# Anode and Cathode

I am very much confused: in simple voltaic cell ($\ce{Zn,~Cu}$ in $\ce{H2SO4}$), $\ce{Cu}$ is positively charged and is anode, where in Galvanic cell ($\ce{Zn}$ in $\ce{ZnSO4}$ and $\ce{Cu}$ in $\ce{CuSO4}$), $\ce{Cu}$ is positively charged but is Cathode.so how can i define it, where both are electric or voltaic cell. Please help me

Cathode is the electrode where the Reduction reaction takes place.

Anode is the electrode where the Oxidation reaction takes place

Voltaic cell is a synonym for a Galvanic cell. In the mentioned system ($\ce{Zn,~Cu}$ in $\ce{H2SO4}$), $\ce{Cu}$ can be charged both positively and negatively. It depends how you connect it to the power source. In a Galvanic/Voltaic cell (as Babounet mentioned):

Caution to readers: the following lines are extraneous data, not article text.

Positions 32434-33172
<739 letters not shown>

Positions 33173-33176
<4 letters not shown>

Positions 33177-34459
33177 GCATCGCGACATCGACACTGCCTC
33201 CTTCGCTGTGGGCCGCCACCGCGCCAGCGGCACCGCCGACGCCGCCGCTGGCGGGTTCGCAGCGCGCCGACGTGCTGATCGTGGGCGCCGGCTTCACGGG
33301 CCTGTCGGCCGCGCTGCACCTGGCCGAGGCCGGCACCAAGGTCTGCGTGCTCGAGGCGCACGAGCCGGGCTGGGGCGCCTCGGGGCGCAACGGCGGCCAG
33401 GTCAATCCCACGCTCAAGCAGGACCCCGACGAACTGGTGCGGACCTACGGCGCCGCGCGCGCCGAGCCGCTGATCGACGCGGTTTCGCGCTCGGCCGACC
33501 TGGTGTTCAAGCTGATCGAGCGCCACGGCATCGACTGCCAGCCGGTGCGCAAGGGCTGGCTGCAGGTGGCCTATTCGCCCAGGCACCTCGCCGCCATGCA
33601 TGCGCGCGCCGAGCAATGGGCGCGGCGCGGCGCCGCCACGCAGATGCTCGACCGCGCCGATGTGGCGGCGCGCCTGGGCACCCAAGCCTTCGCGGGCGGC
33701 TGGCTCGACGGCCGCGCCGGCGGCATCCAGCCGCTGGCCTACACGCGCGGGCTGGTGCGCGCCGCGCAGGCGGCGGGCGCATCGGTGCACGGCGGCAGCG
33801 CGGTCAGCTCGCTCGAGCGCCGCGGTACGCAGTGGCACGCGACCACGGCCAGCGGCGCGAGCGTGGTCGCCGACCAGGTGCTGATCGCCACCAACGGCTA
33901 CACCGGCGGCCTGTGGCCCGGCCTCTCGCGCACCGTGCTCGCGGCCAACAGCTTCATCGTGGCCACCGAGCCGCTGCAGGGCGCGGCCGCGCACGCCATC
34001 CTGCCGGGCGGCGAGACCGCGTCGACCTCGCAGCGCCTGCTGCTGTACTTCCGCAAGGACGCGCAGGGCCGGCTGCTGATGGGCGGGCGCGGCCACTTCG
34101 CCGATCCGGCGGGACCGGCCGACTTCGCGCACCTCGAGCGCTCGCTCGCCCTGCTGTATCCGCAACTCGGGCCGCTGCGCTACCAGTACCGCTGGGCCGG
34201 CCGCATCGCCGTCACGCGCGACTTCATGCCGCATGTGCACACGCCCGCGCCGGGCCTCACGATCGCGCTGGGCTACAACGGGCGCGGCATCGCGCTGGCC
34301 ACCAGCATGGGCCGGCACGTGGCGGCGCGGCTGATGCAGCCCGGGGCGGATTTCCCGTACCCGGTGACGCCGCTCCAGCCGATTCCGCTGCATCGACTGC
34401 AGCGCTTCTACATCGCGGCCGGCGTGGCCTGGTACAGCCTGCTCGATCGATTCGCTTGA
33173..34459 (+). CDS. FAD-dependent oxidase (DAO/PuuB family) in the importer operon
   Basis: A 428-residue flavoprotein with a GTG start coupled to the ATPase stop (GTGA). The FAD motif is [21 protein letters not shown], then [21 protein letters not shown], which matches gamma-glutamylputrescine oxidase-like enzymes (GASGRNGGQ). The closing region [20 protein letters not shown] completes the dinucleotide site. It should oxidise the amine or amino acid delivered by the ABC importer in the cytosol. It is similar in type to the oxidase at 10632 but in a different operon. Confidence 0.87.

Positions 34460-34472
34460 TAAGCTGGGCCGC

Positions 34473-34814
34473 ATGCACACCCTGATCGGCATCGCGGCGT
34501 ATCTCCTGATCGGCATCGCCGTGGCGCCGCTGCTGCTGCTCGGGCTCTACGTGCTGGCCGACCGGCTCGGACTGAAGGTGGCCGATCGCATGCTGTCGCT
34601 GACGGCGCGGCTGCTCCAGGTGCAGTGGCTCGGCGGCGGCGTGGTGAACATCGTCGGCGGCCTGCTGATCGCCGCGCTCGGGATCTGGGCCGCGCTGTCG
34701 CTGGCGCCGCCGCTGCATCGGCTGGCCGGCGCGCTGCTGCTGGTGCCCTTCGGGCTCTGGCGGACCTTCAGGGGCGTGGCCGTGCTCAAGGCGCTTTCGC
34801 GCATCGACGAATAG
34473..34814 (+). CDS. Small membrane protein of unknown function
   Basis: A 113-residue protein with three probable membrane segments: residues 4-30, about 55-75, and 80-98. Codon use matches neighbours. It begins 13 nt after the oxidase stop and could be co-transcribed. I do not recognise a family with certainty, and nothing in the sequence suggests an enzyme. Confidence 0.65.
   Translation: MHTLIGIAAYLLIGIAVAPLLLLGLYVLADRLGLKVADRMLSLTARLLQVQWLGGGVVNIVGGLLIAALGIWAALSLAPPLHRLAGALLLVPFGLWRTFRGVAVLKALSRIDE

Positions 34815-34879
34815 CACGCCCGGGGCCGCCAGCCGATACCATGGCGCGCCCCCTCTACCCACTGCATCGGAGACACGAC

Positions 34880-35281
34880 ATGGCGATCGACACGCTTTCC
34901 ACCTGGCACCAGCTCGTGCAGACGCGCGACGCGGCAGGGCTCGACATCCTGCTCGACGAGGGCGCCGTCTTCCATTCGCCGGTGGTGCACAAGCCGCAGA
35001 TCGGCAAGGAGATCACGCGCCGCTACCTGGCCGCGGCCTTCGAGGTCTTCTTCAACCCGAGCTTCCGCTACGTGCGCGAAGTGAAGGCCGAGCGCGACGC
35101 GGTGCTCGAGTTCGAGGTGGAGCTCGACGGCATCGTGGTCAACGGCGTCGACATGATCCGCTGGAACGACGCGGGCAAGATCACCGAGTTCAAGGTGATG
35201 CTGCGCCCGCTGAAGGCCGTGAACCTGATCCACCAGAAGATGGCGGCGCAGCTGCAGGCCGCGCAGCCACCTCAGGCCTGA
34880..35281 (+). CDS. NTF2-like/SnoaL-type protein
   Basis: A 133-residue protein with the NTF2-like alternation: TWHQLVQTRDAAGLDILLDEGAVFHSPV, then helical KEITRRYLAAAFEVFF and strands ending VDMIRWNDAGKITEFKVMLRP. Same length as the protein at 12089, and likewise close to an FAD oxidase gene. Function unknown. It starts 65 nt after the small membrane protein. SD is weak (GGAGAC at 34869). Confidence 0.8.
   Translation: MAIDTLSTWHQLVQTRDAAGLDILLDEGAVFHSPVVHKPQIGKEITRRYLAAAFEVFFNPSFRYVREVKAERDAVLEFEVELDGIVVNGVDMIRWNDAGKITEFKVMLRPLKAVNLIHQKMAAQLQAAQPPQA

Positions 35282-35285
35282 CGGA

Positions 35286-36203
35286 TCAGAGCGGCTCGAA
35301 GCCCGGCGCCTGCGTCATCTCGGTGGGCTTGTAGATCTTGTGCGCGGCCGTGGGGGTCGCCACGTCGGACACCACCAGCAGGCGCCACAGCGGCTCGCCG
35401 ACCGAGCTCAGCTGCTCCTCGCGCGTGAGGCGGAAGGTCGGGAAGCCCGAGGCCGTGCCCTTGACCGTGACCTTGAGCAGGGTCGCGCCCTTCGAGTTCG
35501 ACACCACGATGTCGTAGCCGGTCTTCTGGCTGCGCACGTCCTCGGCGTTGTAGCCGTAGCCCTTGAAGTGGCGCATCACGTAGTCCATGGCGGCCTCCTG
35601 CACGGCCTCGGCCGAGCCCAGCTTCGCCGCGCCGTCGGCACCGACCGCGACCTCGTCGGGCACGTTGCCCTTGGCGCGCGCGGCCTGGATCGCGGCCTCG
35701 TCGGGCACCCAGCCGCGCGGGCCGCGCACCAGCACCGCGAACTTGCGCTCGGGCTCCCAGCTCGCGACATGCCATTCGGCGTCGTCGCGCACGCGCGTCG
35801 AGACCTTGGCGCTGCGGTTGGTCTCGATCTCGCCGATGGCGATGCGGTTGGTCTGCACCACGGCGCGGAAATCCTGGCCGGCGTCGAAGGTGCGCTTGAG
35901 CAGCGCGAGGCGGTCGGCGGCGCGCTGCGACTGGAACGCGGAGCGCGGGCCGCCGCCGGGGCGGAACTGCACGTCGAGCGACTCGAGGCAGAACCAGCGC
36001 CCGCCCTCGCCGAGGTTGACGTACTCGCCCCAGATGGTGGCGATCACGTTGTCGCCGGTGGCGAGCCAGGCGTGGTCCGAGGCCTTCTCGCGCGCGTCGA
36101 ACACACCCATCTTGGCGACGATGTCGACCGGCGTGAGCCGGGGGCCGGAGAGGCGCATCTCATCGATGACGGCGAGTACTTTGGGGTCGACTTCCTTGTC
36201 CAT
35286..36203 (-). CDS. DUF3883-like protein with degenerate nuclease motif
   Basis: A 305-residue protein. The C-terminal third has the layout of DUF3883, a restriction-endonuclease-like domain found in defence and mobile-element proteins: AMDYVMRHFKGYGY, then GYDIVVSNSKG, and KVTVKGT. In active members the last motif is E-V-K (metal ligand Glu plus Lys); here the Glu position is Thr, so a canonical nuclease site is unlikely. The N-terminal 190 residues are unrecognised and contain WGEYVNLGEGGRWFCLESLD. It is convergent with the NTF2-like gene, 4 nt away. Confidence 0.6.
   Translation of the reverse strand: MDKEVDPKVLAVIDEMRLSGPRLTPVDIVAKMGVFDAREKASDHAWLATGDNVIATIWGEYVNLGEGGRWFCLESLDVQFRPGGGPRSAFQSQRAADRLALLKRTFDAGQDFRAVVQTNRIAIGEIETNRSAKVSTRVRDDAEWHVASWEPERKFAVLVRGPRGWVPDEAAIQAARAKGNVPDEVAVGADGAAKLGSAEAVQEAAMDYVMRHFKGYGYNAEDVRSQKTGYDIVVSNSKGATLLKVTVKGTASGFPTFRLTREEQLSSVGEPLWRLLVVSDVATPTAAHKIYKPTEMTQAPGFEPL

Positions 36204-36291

$Cathode$ is a negatively charged electrode where $reduction$ take place

and

$Anode$ is a positively charged electrode where $oxidation$ take place

Let's analyse the second cell. Without any additional information, I assume that no external power source is connected. This system is known as Daniell cell: $$Zn \mid Zn^{2+} \parallel Cu^{2+}\mid Cu$$ $Zn - 2e- \rightarrow Zn^{2+}$ = oxidation = anode

$Cu^{2+}+2e- \rightarrow Cu$ = reduction = cathode

The situation is nearly the same for the first cell, but this situation is used and known as Sacrificial Anode. $Zn$ acts in the system as an anode and it is dissolved.

You can have two electrodes that are both positively charged such as $Ag$ and $Cu$. Standard electrode potential of both metals are positive: $\ce{Ag+}$/ $Ag_s$ = +0,80 V and $\ce{Cu2+}$/$Cu_s$= +0,34 V, but if you connect them in a galvanic cell, one will act as cathode ($Au$) and the other as anode ($Cu$).

As far as I can tell (based on provided informations), the copper electrode will be in both cases positively charged and therefore be a cathode. There must be a mistake in the description or in the statement.